For decades, federal policymakers have tried to implement
education reforms to improve opportunities for disadvantaged
students and ethnic-minority children. Since 2001, the focus of
federal policy has been the No Child Left Behind (NCLB)
legislation--which increased federal funding for K-12 education
programs and created new academic requirements for states and
public schools that receive federal assistance.
The focus of the sweeping federal law was accountability reforms
that required states to set state-level academic standards, test
students annually, and demonstrate that a growing population of
students was scoring "proficient" on state exams. Schools that
failed to meet state benchmarks are required to implement a series
of reforms intended to provide better learning opportunities for
students in danger of falling behind in low-performing schools.
After seven years, evidence suggests that No Child Left Behind,
like previous federal interventions, has failed to yield meaningful
improvements in students' learning. NCLB has also highlighted the
limits and unintended consequences of federal intervention.
As the 111th Congress considers the reauthorization of NCLB,
federal policymakers should review this experience and examine
other strategies for improving opportunities for disadvantaged
students and ethnic-minority children. One approach is to give
states and local policymakers greater authority to direct public
education in their jurisdictions.
Florida's experience with implementing aggressive education
reforms over the past decade suggests that states can
improve student learning. Before No Child Left Behind was enacted,
Florida implemented reforms to establish academic standards, test
students annually in core subjects, measure student progress, and
hold public schools and students accountable for results. These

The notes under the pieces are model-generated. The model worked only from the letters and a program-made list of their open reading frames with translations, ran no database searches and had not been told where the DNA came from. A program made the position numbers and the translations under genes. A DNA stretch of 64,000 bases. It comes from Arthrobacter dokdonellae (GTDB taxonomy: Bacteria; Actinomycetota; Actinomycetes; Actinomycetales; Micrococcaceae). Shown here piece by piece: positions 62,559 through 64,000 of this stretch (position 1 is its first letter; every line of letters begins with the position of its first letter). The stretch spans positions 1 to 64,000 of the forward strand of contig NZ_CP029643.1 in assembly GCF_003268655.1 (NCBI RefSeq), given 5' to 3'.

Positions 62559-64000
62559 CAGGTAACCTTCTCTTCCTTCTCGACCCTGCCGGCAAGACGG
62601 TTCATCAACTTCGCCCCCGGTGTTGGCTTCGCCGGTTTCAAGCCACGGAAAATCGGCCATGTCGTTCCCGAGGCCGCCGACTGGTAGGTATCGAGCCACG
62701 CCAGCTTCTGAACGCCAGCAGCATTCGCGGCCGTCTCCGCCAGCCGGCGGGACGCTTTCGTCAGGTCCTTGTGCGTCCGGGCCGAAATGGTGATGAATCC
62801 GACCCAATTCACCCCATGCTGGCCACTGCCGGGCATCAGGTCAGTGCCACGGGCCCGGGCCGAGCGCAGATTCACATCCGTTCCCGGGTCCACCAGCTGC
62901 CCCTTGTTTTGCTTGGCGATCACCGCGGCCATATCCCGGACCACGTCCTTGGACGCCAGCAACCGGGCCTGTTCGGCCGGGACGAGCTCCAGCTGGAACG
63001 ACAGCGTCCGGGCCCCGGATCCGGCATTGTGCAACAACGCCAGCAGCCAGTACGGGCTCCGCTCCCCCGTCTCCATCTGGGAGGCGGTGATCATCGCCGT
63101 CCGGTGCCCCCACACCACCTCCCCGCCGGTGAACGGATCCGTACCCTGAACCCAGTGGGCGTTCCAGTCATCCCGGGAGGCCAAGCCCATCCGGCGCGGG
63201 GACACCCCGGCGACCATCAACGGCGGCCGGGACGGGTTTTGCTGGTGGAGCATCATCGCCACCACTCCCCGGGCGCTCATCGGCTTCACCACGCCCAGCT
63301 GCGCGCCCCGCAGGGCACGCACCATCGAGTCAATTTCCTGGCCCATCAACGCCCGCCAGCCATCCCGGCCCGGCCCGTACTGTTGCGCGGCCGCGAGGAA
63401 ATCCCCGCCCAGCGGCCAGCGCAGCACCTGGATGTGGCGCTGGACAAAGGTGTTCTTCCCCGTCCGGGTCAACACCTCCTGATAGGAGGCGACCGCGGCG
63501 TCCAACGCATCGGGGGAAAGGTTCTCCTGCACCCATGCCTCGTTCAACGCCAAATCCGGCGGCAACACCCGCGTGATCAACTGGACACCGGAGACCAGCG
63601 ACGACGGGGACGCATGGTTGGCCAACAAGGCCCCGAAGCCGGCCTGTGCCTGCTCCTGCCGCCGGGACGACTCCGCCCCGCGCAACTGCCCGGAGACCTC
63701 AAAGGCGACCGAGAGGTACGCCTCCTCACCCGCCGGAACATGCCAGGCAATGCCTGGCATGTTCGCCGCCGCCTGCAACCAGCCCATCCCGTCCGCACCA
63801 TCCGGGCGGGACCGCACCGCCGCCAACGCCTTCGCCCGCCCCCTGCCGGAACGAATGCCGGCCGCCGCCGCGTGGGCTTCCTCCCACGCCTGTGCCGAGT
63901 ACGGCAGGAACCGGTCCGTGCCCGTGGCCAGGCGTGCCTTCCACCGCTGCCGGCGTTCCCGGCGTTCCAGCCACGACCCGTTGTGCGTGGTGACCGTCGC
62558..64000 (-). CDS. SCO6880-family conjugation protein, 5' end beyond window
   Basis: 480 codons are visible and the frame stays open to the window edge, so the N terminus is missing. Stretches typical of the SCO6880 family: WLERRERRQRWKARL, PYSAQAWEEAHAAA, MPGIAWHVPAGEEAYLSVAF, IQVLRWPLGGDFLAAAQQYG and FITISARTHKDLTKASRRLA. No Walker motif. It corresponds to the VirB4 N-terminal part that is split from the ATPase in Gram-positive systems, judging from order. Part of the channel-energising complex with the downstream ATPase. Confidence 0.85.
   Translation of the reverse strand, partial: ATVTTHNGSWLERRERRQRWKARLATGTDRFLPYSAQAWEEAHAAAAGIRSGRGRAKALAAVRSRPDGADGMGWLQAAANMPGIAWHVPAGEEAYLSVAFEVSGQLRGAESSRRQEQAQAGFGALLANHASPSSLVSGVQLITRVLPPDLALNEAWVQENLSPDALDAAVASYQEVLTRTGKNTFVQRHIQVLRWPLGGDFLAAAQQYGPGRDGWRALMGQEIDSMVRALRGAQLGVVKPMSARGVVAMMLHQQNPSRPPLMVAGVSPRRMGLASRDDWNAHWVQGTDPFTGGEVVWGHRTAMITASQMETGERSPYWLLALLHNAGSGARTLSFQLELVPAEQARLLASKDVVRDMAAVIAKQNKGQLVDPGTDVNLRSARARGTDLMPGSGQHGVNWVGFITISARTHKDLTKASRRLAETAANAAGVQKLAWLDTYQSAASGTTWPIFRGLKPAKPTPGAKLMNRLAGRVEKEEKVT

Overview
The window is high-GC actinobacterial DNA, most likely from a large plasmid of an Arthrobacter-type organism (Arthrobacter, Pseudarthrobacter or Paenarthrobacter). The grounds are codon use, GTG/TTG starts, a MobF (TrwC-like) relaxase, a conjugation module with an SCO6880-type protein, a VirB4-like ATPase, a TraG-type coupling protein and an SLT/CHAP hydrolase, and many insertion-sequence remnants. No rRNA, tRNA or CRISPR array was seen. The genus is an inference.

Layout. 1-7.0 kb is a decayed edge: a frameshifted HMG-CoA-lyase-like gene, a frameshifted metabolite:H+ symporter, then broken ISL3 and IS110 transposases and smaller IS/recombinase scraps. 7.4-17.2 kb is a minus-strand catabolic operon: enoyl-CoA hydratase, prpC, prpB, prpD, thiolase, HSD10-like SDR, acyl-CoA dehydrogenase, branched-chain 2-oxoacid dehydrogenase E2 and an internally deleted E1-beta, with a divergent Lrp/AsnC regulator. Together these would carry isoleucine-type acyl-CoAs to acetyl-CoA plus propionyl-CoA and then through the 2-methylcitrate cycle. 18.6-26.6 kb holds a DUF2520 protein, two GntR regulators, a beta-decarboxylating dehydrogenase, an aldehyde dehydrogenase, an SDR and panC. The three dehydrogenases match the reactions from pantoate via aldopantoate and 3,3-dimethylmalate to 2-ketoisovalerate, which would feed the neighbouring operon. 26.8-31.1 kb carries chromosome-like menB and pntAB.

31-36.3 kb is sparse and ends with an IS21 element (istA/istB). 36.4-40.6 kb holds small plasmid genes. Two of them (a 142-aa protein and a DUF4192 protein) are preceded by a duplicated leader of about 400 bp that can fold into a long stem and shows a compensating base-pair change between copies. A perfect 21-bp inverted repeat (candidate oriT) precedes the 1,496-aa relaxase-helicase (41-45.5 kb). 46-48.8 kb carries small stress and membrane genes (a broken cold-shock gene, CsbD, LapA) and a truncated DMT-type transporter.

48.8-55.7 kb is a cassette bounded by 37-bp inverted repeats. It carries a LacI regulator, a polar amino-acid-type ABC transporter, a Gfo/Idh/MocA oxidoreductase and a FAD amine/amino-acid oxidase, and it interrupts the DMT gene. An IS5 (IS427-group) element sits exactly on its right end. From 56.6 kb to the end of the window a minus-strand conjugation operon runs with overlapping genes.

systemic reforms also included creating new public and private
school-choice options, implementing instructional reforms and
intervention strategies to improve learning in core subjects, and
enacting new strategies designed to hire and retain effective
After implementing these education reforms, Florida's students
made dramatic progress on the annual National Assessment of
Educational Progress. The percentage of students who scored "basic"
or above on the fourth-grade reading exam increased by 32 percent
between 1998 and 2007, and these gains did not come at the expense
of high-achieving students. The percentage of Florida
fourth-graders who scored "proficient" or better improved by 54
percent, and the number who scored "advanced" (the highest level)
increased by 100 percent.
The greatest gains have been made by Hispanic and black
children. After a decade of strong progress, Florida's Hispanic
students now outscore the statewide averages for all
students in Alaska, Arizona, California, Hawaii, Louisiana,
Nevada, New Mexico, Oklahoma, Oregon, South Carolina, Tennessee,
and West Virginia on the 2007 fourth-grade reading test. Florida's
black students exceeded the statewide averages for all students in
Louisiana and Mississippi on the same exam, and are within striking
distance of overtaking several other statewide averages.
Florida's experience demonstrates that states can succeed in
implementing reforms that result in significant improvement in
student learning. Florida's successful reforms, however, are
threatened by perverse incentives created by the No Child Left
Behind Act. Since the NCLB requires states to demonstrate that all
students achieve proficiency on state exams by 2014, Florida and
other states have an incentive to lower academic standards or make
their tests easier to pass by lowering the "pass" thresholds in
order to demonstrate artificial progress and avoid labeling schools
as failing and implementing required reforms. A review of states'
academic standards over time suggests a national trend of states
lowering academic standards.
As policymakers review No Child Left Behind, Congress and the
Obama Administration should recognize three important lessons:
- Like previous federal interventions, No Child Left Behind has
failed to deliver meaningful improvement in student learning.
- Florida's experience demonstrates the opportunity for
state-directed education reform.
- NCLB's accountability regulations threaten to undermine state
Given these lessons, Members of Congress and state policymakers
should re-evaluate federal and state governments' current approach
to improving public education. At the federal level, Congress and
the incoming Administration should limit federal policymaking
authority and transfer greater power back to the state and local
levels--and they should end perverse incentives for states to
weaken state standards. State policymakers should learn from
Florida's success and implement systemic education reform to hold
schools and students accountable for results, expand parental
choice, and improve school and teacher effectiveness. This
combination of federal and state education policies can spur
meaningful improvement for children across the country.
Matthew Ladner, Ph.D., is Vice
President of Research at the Goldwater Institute. Dan Lips is Senior Policy
Analyst at The Heritage Foundation.